'I am unable to sleep a wink on the day I have done a life-saving angioplasty'

Dr Chhatrapati says stress is another elephant in the the room and doctors often struggle with finding time for rest and restoration.

"Between doing lifesaving surgeries, attending to hundreds of frantic calls in a day, to running from one hospital to another the stress hormones wreak a havoc in our bodies. I find myself 'buzzing' and unable to sleep a wink on the day I have done a life-saving angioplasty. These 'chronic stressors' also increase the chance of malignancy in doctors, by hampering the process of 'cellular repair'," says the expert.

Dr Chhatrapati agreed that doctors, especially in India are highly prone to premature death and until they change their lifestyle they continue to be at risk.

'We also feel low and depressive'

Dr Bipeenchandra Bhamre, Consultant Cardiac Surgeon at Sir H. N. Reliance Foundation Hospital and Research Centre in Mumbai says a doctor also has to cope with a lot of negativity and that can take a toll on them.

"You will be surprised to know sudden death is higher in doctors than the general population. We all know that doctors have to work in very odd hours, late in the night, most of the weekdays work for more than 14 to 16 hours per day the environment for doctors is very tough as they have to absorb a lot of negativity to bring hope for the patient and family. Although society normally reciprocates this dedicated behaviour of doctors for the welfare of society with a lot of respect for them. All the factors take a toll on doctors' health. We have to stand for long hours and do not get time to eat and also most of the time sleep is also disturbed. Doctors are also human beings. After witnessing the grief of the critical condition of patients, doctors also feel low and sometimes depressive. But they also have to attend the next patient with the same enthusiasm and hope," says Dr Bhamre.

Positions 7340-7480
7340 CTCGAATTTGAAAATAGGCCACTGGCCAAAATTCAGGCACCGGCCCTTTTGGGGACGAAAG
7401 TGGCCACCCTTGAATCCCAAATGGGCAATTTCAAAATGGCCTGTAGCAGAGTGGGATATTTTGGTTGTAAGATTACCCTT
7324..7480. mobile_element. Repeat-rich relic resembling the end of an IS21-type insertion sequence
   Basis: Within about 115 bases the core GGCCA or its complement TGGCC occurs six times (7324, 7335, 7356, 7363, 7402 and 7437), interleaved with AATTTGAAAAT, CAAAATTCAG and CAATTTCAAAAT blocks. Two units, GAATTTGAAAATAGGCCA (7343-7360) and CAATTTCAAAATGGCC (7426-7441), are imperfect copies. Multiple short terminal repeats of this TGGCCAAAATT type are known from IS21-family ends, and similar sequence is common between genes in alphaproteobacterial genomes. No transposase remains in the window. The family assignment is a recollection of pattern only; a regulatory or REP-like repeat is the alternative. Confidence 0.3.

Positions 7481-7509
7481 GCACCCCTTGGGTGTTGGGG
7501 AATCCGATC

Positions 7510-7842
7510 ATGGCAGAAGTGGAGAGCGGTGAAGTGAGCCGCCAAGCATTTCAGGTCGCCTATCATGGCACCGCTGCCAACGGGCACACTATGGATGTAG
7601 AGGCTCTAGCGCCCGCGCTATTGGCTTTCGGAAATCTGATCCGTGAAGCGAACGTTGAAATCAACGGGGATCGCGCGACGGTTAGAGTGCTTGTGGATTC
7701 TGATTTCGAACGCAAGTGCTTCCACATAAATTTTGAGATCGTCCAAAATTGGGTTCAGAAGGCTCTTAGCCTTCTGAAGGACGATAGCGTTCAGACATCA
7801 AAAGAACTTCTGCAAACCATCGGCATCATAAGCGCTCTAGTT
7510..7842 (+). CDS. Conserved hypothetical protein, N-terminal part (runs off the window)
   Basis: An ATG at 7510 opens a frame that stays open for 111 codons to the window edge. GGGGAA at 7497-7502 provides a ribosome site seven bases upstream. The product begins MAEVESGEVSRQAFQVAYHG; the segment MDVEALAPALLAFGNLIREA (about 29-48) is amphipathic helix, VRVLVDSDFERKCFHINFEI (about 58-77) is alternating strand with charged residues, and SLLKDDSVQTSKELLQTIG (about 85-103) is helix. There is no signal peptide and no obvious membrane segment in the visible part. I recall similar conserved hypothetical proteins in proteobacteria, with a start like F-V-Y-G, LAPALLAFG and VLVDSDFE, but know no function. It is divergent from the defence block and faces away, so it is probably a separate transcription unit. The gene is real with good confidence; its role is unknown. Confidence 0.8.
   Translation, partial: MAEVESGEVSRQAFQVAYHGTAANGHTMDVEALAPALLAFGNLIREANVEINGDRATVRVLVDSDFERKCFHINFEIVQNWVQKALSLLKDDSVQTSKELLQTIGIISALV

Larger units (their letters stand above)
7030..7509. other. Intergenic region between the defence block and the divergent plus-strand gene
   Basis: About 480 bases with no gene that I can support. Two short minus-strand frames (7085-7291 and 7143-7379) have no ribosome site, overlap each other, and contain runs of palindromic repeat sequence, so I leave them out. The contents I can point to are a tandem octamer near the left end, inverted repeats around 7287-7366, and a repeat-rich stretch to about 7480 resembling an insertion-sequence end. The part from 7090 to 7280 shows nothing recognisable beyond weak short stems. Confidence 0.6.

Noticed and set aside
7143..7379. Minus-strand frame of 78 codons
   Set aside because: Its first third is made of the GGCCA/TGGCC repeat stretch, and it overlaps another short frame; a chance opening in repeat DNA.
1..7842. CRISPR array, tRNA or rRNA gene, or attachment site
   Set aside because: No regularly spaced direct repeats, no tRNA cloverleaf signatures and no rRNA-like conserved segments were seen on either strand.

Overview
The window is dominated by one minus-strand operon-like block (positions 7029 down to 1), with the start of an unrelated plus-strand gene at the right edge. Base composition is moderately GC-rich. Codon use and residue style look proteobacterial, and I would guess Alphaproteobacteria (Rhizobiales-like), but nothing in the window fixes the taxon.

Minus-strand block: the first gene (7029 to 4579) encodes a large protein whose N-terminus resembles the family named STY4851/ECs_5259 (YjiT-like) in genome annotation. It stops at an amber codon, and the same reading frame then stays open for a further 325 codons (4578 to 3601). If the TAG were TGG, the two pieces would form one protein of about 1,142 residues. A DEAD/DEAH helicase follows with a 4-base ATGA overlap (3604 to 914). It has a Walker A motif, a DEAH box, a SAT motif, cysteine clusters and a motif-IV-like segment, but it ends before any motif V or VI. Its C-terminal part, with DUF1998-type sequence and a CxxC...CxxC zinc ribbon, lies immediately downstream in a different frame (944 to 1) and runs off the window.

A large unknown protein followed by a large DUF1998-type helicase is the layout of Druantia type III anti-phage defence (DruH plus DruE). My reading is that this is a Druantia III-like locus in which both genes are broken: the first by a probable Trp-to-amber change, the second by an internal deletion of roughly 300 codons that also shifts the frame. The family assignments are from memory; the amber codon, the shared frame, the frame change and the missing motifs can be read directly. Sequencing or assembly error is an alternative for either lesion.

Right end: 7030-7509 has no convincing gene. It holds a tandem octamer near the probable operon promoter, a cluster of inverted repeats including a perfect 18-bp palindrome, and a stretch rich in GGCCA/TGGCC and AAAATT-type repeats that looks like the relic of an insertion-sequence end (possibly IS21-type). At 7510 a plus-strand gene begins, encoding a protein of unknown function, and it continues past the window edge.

Lifestyle changes for doctors

1. Practice what you preach. Eat healthy. Don't smoke. Don't drink excessively.

2. Exercise. Take time out for yourself and walk in a garden. Listen to music. Meditate.

3. Get your blood tests and health check-up done yearly. Treat cholesterol, hypertension, diabetes. Do not neglect your symptoms.

4. Sleep at least 8 hours a day. There is no substitute for sleep.

5. Money is fine, but graves have no banks. Take vacations. Spend time with family. Health is the greatest wealth.

"The health of the entire nation depends on us. But, to achieve that goal, first, we need to be healthy. As they say in an airplane safety briefing: We must first ensure to put on our own oxygen masks, before we help others," says Dr Chhatrapati.